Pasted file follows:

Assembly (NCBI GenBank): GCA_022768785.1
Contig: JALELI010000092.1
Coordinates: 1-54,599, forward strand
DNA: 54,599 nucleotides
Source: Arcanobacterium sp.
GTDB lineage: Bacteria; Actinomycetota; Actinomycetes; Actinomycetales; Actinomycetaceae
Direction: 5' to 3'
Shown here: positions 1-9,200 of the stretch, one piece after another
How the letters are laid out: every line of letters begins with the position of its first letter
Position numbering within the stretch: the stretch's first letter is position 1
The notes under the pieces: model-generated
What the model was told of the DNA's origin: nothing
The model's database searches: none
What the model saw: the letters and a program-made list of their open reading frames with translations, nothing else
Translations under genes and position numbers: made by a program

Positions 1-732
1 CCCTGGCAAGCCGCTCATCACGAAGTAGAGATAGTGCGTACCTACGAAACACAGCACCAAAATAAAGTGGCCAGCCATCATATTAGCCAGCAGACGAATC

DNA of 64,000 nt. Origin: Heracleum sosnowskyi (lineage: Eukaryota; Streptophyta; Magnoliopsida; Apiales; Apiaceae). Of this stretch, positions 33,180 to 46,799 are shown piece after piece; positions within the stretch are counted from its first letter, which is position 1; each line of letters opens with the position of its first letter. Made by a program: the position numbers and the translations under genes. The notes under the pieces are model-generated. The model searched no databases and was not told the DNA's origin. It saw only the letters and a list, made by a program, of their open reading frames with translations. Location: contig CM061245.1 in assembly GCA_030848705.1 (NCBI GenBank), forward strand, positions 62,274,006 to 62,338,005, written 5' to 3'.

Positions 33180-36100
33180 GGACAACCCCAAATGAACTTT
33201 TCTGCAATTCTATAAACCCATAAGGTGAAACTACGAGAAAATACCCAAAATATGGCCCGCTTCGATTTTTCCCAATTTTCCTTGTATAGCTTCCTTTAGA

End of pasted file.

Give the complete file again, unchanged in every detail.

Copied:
Assembly (NCBI GenBank): GCA_022768785.1
Contig: JALELI010000092.1
Coordinates: 1-54,599, forward strand
DNA: 54,599 nucleotides
Source: Arcanobacterium sp.
GTDB lineage: Bacteria; Actinomycetota; Actinomycetes; Actinomycetales; Actinomycetaceae
Direction: 5' to 3'
Shown here: positions 1-9,200 of the stretch, one piece after another
How the letters are laid out: every line of letters begins with the position of its first letter
Position numbering within the stretch: the stretch's first letter is position 1
The notes under the pieces: model-generated
What the model was told of the DNA's origin: nothing
The model's database searches: none
What the model saw: the letters and a program-made list of their open reading frames with translations, nothing else
Translations under genes and position numbers: made by a program

Positions 1-732
1 CCCTGGCAAGCCGCTCATCACGAAGTAGAGATAGTGCGTACCTACGAAACACAGCACCAAAATAAAGTGGCCAGCCATCATATTAGCCAGCAGACGAATC

DNA of 64,000 nt. Origin: Heracleum sosnowskyi (lineage: Eukaryota; Streptophyta; Magnoliopsida; Apiales; Apiaceae). Of this stretch, positions 33,180 to 46,799 are shown piece after piece; positions within the stretch are counted from its first letter, which is position 1; each line of letters opens with the position of its first letter. Made by a program: the position numbers and the translations under genes. The notes under the pieces are model-generated. The model searched no databases and was not told the DNA's origin. It saw only the letters and a list, made by a program, of their open reading frames with translations. Location: contig CM061245.1 in assembly GCA_030848705.1 (NCBI GenBank), forward strand, positions 62,274,006 to 62,338,005, written 5' to 3'.

Positions 33180-36100
33180 GGACAACCCCAAATGAACTTT
33201 TCTGCAATTCTATAAACCCATAAGGTGAAACTACGAGAAAATACCCAAAATATGGCCCGCTTCGATTTTTCCCAATTTTCCTTGTATAGCTTCCTTTAGA